A useful tutorial

In summer 2020, I taught an online training course that provides some materials for absolute beginners, including those who use personal Windows and Mac laptop computers, rather than Linux servers. The tutorial requires that you install conda in your personal computer, and it can be access here. Some users may find it useful. However, if you are already using a computing cluster and are already familiar with Linux, you do not need to follow this tutorial and can instead just read below.


For beginners, the easiest way to use ANNOVAR is to use the table_annovar.pl program. This program takes an input variant file (such as a VCF file) and generate a tab-delimited output file with many columns, each representing one set of annotations. Additionally, if the input is a VCF file, the program also generates a new output VCF file with the INFO field filled with annotation information.

Assume that we have downloaded ANNOVAR package and used tar xvfz annovar.latest.tar.gz to unpack the package. You will see that the bin/ directory contains several Perl programs with .pl suffix. (Note that if you already added ANNOVAR path into your system executable path, then typing annotate_variation.pl would be okay instead of typing perl annotate_variation.pl). First, we need to download appropriate database files using annotate_variation.pl, and next we will run the table_annovar.pl program to annotate the variants in the example/ex1.avinput file.

[kaiwang@biocluster ~/]$ annotate_variation.pl -buildver hg19 -downdb -webfrom annovar refGene humandb/

[kaiwang@biocluster ~/]$ annotate_variation.pl -buildver hg19 -downdb cytoBand humandb/

[kaiwang@biocluster ~/]$ annotate_variation.pl -buildver hg19 -downdb -webfrom annovar exac03 humandb/ 

[kaiwang@biocluster ~/]$ annotate_variation.pl -buildver hg19 -downdb -webfrom annovar avsnp147 humandb/ 

[kaiwang@biocluster ~/]$ annotate_variation.pl -buildver hg19 -downdb -webfrom annovar dbnsfp30a humandb/

[kaiwang@biocluster ~/]$ table_annovar.pl example/ex1.avinput humandb/ -buildver hg19 -out myanno -remove -protocol refGene,cytoBand,exac03,avsnp147,dbnsfp30a -operation gx,r,f,f,f -nastring . -csvout -polish -xref example/gene_xref.txt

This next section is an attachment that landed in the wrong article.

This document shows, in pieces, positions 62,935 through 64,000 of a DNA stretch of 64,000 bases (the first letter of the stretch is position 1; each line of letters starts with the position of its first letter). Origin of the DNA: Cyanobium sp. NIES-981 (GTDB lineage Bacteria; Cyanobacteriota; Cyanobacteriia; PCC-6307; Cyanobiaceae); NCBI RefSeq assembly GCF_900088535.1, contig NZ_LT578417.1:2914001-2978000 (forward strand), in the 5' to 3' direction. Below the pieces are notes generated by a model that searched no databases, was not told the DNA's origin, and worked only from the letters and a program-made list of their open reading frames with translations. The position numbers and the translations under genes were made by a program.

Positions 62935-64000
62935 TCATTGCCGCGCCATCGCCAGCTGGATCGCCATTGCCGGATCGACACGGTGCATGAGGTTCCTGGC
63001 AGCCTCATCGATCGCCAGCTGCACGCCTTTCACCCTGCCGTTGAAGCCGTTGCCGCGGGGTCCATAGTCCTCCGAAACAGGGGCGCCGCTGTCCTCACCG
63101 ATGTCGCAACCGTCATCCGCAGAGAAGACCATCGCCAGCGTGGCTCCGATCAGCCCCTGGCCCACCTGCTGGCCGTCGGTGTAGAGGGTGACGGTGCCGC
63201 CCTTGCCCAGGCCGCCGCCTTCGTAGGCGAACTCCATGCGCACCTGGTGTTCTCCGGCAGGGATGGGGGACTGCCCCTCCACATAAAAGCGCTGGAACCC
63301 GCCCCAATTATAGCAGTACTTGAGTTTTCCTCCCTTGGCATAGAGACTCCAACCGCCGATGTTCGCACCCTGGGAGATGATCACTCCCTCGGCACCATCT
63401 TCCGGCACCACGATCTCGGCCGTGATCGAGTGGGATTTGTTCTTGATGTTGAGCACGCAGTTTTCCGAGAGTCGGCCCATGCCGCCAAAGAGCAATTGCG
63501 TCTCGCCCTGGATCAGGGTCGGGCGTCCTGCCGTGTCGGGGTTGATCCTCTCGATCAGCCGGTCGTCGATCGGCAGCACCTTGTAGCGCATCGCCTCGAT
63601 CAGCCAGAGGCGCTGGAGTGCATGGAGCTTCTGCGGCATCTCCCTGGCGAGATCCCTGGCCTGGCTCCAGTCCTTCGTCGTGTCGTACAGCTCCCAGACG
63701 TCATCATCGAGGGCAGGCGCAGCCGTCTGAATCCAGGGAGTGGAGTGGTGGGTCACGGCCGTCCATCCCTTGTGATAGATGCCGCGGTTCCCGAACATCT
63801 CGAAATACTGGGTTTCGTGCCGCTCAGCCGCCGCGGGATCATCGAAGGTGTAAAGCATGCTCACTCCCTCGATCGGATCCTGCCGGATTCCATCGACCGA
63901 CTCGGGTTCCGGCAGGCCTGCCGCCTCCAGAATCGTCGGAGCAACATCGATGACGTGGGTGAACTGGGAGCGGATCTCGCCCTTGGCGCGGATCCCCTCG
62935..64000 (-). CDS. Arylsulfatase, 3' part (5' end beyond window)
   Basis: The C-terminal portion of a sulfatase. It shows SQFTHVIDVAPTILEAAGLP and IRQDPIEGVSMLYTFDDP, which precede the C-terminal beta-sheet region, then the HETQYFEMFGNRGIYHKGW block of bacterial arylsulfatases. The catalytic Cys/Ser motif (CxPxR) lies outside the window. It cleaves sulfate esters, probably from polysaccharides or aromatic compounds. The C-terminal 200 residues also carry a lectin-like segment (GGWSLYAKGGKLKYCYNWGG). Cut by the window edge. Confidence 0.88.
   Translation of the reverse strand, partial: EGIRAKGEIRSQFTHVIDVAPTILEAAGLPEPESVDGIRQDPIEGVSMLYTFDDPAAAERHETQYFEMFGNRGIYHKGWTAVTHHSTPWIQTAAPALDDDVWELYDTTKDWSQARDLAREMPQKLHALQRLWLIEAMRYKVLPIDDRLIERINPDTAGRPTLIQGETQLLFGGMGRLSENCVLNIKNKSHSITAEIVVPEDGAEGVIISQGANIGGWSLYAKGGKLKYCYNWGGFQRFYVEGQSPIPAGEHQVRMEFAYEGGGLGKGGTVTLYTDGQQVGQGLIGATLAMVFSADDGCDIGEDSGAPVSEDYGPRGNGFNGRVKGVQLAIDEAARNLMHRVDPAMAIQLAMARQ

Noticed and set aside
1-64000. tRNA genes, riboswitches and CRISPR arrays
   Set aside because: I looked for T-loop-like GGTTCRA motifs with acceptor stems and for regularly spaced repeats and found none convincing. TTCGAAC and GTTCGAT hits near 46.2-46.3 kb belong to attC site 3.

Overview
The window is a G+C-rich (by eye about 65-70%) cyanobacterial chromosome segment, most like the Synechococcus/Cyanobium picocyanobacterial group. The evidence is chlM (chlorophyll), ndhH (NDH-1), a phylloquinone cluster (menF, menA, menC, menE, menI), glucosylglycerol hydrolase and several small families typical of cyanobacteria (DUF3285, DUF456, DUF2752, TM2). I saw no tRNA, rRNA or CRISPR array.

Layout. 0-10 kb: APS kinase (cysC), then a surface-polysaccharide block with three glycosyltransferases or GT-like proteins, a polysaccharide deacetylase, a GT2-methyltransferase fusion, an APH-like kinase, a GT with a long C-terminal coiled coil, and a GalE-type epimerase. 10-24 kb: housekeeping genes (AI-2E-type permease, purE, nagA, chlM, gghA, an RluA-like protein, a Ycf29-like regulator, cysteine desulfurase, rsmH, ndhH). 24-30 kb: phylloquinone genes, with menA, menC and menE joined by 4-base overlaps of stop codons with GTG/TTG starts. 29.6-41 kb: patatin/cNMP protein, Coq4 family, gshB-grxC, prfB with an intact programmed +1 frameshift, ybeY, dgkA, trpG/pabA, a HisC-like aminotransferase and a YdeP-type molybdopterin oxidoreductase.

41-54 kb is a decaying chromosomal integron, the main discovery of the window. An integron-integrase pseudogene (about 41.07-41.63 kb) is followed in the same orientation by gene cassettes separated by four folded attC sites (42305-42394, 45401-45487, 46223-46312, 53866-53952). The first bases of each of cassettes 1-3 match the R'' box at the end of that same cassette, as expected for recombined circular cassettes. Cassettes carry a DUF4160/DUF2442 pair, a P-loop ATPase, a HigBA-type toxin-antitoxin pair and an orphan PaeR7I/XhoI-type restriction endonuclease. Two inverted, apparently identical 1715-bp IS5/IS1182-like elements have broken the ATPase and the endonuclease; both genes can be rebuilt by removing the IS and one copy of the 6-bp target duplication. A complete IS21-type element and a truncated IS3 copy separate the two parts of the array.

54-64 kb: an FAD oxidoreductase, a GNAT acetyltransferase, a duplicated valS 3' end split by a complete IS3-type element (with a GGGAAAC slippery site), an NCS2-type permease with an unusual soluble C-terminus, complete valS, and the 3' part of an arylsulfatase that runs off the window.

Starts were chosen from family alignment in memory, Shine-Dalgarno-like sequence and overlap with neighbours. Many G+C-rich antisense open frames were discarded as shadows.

Run the above commands one by one. The first a few commands download appropriate databases into the humandb/ directory. The final command run TABLE_ANNOVAR, using ExAC version 0.3 (referred to as exac03) dbNFSP version 3.0a (referred to as dbnsfp30a), dbSNP version 147 with left-normalization (referred to as avsnp147) databases and remove all temporary files, and generates the output file called myanno.hg19_multianno.txt. Fields that does not have any annotation will be filled by "." string. Open the output file in Excel and see what it contains. The expected output file that I generated can be downloaded here: ex1.hg19_multianno.csv. A screen shot of the first a few columns is shown below:


The output file contains multiple columns. The first a few columns are your input column. Each of the following columns corresponds on one of the "protocol" that user specified in the command line. The Func.refGene, Gene.refGene, GeneDetail.refGene, ExonicFunc.refGene, AAChange.refGene columns contain various annotation on how the mutations affect gene structure. The Xref.refGene column contains cross-reference for the gene; in this case, whether a known genetic disease is caused by defects in this gene (this information was supplied in the example/gene_xref.txt file in the command line). For the next a few columns, the ExAC* columns represent allele frequency in all the samples as well as sub-populations in the Exome Aggregation Consortium data sets, while the avsnp147 means the SNP identifier in the dbSNP version 147. The other columns contains prediction scores for non-synonymous variants using several widely used tools, including SIFT scores, PolyPhen2 HDIV scores, PolyPhen2 HVAR scores, LRT scores, MutationTaster scores, MutationAssessor score, FATHMM scores, GERP++ scores, CADD scores, DANN scores, PhyloP scores and SiPhy scores and so on.